Richard Blumenthal, the attorney general of Connecticut, has a problem. He’s running for the U.S. Senate, and he’s been caught on video implying falsely that he served in Vietnam. He’d like your understanding as he explains that he simply “misspoke” about his service. He’d like you to give him a break.
But Blumenthal has never given anyone a break. He has made a career out of holding others to the strictest standards of truth—and mercilessly prosecuting them when they fall short.
During Vietnam, Blumenthal went into the Marine Reserves and obtained several deferments to avoid the draft. But in 2008, he told an audience, “We have learned something important since the days that I served in Vietnam.” In 2003, he said of U.S. troops coming home, “When we returned, we saw nothing like this.” In a report published Monday night, the New York Times reviewed other speeches and noted several patterns: that Blumenthal has often used “ambiguous language,” that “he does not volunteer that his service never took him overseas,” that he “describes the hostile reaction directed at veterans coming back from Vietnam, intimating that he was among them,” and that he has never corrected news organizations (including Slate) that erroneously inferred he had served in Vietnam.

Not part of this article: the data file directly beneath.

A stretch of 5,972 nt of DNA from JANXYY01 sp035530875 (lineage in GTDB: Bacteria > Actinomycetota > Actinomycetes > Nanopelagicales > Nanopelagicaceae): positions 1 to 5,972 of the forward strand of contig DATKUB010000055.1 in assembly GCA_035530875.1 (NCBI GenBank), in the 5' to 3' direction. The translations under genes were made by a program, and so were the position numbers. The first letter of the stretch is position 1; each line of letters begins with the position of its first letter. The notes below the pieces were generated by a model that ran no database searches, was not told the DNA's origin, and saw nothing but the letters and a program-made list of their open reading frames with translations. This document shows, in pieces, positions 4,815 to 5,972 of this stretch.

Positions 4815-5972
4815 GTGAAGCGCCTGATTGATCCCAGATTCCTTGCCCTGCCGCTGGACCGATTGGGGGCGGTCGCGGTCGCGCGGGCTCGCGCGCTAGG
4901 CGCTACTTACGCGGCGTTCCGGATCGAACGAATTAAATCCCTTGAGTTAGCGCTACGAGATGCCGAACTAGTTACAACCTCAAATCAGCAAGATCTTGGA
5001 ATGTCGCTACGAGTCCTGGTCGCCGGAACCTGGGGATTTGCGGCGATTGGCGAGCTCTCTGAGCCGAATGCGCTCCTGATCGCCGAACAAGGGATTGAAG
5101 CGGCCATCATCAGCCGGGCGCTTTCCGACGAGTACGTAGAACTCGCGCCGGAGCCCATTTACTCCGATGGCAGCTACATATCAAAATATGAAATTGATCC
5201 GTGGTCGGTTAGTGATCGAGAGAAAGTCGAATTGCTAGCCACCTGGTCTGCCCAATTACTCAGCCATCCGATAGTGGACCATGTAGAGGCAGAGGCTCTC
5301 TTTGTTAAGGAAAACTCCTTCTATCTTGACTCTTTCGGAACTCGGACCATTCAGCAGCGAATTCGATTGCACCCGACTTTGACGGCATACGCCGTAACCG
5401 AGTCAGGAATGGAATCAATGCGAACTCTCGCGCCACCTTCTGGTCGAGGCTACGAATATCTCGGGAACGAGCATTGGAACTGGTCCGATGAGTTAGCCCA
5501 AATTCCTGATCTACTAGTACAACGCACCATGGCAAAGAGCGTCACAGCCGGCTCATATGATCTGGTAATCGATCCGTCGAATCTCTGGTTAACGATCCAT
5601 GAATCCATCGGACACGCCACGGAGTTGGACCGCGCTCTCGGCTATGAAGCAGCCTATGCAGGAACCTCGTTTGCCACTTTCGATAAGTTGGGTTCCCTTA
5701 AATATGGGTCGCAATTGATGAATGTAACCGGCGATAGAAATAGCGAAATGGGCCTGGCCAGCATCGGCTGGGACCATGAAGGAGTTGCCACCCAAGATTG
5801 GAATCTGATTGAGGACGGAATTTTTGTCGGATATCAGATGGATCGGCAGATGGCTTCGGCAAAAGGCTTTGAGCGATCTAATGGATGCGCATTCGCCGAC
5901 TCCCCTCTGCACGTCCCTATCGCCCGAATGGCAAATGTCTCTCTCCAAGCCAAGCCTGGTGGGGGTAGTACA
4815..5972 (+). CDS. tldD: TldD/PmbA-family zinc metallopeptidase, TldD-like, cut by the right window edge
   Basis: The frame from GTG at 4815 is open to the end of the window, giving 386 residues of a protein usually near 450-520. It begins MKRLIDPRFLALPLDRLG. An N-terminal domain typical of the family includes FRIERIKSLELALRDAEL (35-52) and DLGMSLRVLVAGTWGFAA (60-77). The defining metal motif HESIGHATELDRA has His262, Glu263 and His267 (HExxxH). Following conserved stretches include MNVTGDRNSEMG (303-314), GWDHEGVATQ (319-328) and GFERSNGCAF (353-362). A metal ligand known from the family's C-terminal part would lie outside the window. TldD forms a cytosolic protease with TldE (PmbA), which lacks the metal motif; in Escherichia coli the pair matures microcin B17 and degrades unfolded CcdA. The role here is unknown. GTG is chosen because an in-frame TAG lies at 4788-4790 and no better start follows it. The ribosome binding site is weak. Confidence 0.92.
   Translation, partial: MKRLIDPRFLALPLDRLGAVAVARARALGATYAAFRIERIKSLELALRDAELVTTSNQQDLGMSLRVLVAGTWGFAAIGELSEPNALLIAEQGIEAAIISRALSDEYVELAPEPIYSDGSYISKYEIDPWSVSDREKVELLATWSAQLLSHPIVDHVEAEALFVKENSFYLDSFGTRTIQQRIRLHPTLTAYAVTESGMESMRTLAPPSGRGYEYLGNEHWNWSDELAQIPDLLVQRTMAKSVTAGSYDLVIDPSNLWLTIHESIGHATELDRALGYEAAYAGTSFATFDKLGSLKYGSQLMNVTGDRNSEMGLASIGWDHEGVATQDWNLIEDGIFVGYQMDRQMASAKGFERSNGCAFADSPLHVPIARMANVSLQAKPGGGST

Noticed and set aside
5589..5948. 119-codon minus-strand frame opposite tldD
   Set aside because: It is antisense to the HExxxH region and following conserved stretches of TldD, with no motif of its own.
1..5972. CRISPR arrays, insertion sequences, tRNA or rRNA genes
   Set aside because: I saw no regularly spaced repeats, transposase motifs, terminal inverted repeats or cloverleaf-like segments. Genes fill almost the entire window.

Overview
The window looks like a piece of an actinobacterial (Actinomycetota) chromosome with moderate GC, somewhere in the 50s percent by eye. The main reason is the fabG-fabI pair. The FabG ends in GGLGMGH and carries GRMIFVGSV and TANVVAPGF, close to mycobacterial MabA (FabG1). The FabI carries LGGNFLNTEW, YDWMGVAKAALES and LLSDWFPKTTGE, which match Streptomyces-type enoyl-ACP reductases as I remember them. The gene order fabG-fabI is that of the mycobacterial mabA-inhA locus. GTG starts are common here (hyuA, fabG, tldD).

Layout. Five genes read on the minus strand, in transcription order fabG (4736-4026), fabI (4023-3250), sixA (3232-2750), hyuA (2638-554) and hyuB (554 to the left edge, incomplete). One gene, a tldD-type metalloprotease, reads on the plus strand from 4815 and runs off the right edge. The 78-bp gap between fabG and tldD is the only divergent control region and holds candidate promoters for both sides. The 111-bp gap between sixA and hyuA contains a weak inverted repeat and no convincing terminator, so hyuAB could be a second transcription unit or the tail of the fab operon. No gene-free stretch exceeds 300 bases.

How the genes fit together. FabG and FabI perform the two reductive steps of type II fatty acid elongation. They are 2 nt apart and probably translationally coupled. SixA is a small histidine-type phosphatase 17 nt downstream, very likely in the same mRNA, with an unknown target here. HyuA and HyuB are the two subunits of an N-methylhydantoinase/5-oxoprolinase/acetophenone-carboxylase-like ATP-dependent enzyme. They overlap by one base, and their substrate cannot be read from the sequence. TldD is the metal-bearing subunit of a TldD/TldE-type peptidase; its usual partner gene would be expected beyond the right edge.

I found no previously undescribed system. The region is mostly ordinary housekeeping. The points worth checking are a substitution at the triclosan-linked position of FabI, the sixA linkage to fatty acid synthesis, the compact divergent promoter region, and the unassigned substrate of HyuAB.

Today, Blumenthal rebutted the Times story. Let’s look at the rules he has enforced on others over the last year or so and see how his rebuttals compare.
1. Beware those who exploit veterans. Last year, Blumenthal denounced “exploitive, poorly managed or even fraudulent fundraisers” who raise money in the name of veterans. He warned the public to donate only “to well-known organizations with a history of helping veterans.”
Today, to dispel the allegations against him, Blumenthal stood in front of veterans at a press conference and boasted: “They’ve heard me again and again and again stand up for justice and fairness to our veterans.”
2. Blurring is lying. Last fall, Blumenthal launched an investigation of food companies that put a “Smart Choices” logo on their products. He called the labels “potentially misleading” and decried marketing gimmicks that “blur or block the truth.” Though the labels made no explicit claims, he protested that they “misguided” the public and sowed “confusion.” He pledged to teach companies, through his investigation, that “labeling must be completely truthful and accurate without hype or spin.” And he depicted the industry in the harshest terms: “Big Food has been feeding big lies to consumers about nutritional value.”
Today, Blumenthal said he merely “misspoke” about his service, using the wrong preposition in a small and “unintentional” oversight.